Please email Ron at [email protected] if you are going to furlough and from when you wish to claim the Job Retention Scheme grant (1 March 2020 or later) and if for all employees or just you as the Director. Also please ensure you have the evidence of the furlough letter and something to confirm that you are not working. You do not need to send this to us but you must have it in place.

As always, we will help you with the applications and make them on behalf of clients where we are your agent. Please note this is additional work to our usual workload and we will get it done for you but we ask for your patience and understanding. These are unprecedented times that are unimaginable. We are all working hard from home and some of our staff have been sick with suspected COVID-19 including myself. Please be patient we are all in this together!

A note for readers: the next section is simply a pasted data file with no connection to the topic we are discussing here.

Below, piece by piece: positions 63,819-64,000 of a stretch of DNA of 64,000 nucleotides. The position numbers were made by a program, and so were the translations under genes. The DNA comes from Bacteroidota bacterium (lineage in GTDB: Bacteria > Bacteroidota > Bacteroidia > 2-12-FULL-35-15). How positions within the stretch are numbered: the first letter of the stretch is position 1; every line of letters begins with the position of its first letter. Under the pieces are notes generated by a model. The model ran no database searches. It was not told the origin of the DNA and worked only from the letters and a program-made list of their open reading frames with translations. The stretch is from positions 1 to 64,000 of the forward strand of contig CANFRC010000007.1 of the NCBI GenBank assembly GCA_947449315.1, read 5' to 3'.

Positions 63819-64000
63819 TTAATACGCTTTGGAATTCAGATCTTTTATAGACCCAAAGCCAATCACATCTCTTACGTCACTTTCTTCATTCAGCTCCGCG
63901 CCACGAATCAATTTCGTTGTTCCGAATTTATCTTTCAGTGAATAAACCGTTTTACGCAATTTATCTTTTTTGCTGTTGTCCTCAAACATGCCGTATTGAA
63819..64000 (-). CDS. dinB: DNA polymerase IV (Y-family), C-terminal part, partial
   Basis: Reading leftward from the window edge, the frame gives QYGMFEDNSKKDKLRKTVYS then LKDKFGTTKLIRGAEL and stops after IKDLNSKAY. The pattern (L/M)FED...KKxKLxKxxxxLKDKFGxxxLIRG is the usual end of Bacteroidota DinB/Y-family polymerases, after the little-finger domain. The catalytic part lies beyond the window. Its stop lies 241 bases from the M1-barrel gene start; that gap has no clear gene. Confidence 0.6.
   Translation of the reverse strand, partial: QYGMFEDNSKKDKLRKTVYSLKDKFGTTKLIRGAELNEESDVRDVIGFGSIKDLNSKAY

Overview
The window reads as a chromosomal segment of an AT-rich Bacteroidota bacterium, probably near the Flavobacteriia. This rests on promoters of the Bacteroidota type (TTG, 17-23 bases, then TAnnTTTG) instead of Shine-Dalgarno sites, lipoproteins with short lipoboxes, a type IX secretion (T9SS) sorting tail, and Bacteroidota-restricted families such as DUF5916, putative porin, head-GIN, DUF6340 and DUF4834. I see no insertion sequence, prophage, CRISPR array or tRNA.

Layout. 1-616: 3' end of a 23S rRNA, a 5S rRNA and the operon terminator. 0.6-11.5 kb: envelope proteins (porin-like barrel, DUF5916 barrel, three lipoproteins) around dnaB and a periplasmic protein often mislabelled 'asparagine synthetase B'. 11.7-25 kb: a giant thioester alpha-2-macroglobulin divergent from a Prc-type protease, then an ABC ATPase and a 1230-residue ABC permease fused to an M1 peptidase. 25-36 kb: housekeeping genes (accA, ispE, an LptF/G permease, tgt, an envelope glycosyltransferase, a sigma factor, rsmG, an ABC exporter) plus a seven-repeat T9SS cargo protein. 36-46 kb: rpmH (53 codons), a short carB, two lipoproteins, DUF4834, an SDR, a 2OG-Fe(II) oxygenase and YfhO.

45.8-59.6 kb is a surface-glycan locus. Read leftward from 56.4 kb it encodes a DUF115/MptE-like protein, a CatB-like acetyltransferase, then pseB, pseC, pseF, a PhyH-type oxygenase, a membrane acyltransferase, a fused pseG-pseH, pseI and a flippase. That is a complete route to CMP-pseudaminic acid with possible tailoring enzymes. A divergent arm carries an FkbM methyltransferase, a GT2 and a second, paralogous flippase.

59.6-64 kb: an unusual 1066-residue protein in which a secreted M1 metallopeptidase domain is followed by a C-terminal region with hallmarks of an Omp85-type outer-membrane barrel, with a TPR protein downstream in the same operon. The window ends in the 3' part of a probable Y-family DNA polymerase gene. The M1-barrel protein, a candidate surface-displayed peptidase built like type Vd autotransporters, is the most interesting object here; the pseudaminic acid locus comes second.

Budget 2020

Budget 2020 – Key Points

Newly appointed Chancellor of the Exchequer, Rishi Sunak, has just delivered his first ever Budget to the House of Commons, in fact the first Budget since October 2018 and it’s packed with implications for small businesses. We have highlighted below what would affect our clients the most. We have not gone into detail about other points covered in the Budget regarding the economic outlook and spending plans for the government.

Also please note that there has been no change in the bandings or amounts in respect of income tax thresholds for the 2020/2021 tax year remain the same as those for the 2019/20 tax year. My blogpost, DIVIDEND FOR 2019/20 .

IR35 changes will go ahead

The planned changes to how IR35 operates, moving the compliance requirements from the contractor to the client for large and medium-sized private sector businesses who engage freelancers, will go ahead from 6th April 2020. I have written a separate blogpost about this called ‘New IR35 rules – some guidance’.

Entrepreneurs’ Relief is restricted rather than abolished